‘The Bear’ star Lionel Boyce is cooking with gas

Lionel Boyce

Lionel Boyce is still learning how to tell people what he does for a living. It’s not that he feels any shame. Far from it. It’s just that it still feels a bit weird to say it out loud. “I went through a time of kind of sheepishly telling people, ‘This is what I do’,” he says. “Like I was embarrassed.” He smiles, well, sheepishly. “It’s a gradual process.” The embarrassment was because he is still getting his head around the fact that he, who previously had close to zero acting experience, is now one of the most beloved characters on one of the best shows on TV.

For the past three years Boyce has been playing Marcus, the introverted, kind-hearted pastry chef on The Bear, the Disney+ hit about a chef who takes over a restaurant following his brother’s suicide and tries to rebuild it, along with a group of people all going through their own trauma. In a show where most characters are screaming at each other about foams and quenelles and anything but what’s really bothering them, Marcus always has the volume turned down. But if he’s not the most talkative, he has in many ways become the most emotionally literate. Marcus is, to an extent, the show’s heart.

When we first meet him, Marcus is the guy who quietly makes bread, looks after his sick mum, and doesn’t bother anyone. As the show’s progressed, he’s slowly deepened, both in his job and emotionally. In season two’s devastating final seconds it was revealed that his mother had died. In a series that is in a large sense about processing grief and exerting control over your own life, Marcus is the only one really doing that healthily. In season three he digs in deeper, notably in an episode that sees him deliver a heartfelt eulogy at his mother’s funeral. If you’ve yet to watch, bring tissues.

“I went through a time of sheepishly telling people, ‘This is what I do’… Like I was embarrassed”

“The show started with a huge loss and in season three it’s Marcus’ turn to experience that,” says Boyce. “I think Marcus is a little more resilient. He’s always been the level-headed one. He processes things differently.” For Boyce, who had only a handful of TV credits before The Bear, it’s been an incredible showcase. While many of the other characters typically express their rage/joy/heartbreak through beautifully-written monologues, Marcus is a man of minimal words. Boyce is having to match his castmates without generally being able to say what he’s feeling. “I think it’s actually a little easier for that, because I don’t have to worry about remembering lines,” he laughs. “And maybe I find it easier because I don’t really spend my own life telling people how I feel.”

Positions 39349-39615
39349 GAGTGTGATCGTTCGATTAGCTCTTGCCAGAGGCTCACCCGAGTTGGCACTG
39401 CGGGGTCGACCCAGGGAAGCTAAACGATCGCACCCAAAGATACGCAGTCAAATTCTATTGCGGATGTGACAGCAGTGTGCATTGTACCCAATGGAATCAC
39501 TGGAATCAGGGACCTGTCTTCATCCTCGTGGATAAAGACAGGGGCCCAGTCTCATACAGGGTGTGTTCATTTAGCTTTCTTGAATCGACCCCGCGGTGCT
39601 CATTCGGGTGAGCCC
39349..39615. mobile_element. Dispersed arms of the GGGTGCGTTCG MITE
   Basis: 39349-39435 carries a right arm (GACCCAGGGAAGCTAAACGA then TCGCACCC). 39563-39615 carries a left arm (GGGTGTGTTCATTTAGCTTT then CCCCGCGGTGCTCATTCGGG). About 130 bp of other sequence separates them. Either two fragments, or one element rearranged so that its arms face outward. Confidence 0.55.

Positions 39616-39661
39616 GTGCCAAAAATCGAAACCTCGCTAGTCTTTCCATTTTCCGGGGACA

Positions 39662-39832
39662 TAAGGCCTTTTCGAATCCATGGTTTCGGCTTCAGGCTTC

Boyce is a pretty quiet guy. He’s a very big guy, probably 6’3″ or more, but restrained. Today he’s dressed in black and grey, the only colour coming from a red Chicago Bears cap (a cute nod to The Bear’s setting, not his hometown), which he fiddles with occasionally. Otherwise his hands stay mainly in his lap. He’s not someone who feels the need to grab people’s attention. He’s probably not a natural star. And that’s never what he intended to become, but here he is. And he’s not shying away from it. He never expected, or entirely intended, to be here, but in a way he’s always been preparing for it, and we’re only seeing the beginning of what he’s capable of cooking up.

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With ‘The Bear’ co-stars Ayo Edebiri and Ebon Moss-Bachrach. CREDIT: Maarten De Boer / Getty Images Entertainment

Most weeks in the late 2000s, Boyce could be found in (the now defunct) Amoeba Records on Sunset Boulevard, Los Angeles. “I would go up to the DVD section and they had it broken down by director, so I’d just start working my way through alphabetically,” he says. “Like Wes Anderson, The Coen Brothers… I’d just start checking off their whole filmography.”

This has always been how he approaches things, trying to find out as much as he can. As a kid he was “always an explorer. I liked being out in the world. I would stay out from sun up to sun down”. And when he had to be inside he’d be exploring other people’s worlds, putting on movies, and going in deep. “I would watch a movie and then for the next few days I’d believe I was the main character. Like I would think, ‘I am Tom Cruise in Minority Report. This is me. I am thinking his thoughts’.” As much as he loved movies, it never really occurred to him that he might be involved in them, or any kind of entertainment.

“I met Tyler The Creator in senior year of high school… We had the right alchemy”

Boyce grew up in Inglewood, Los Angeles. “LA is like a city of bubbles,” he says. “I’ve lived in LA my entire life and there are parts I still haven’t been to. I didn’t know anyone in the entertainment industry so I didn’t go to Hollywood. It wasn’t something that felt accessible.” Sport was his thing. Well, it wasn’t really his thing, but everybody else told him it should be. “I was co-ordinated and I was fast,” he says. “So I was kind of just told I was going to go into the NFL.” And he might have, if the entertainment hadn’t claimed him first. In his final year of high school, Boyce made a friend who would change his life.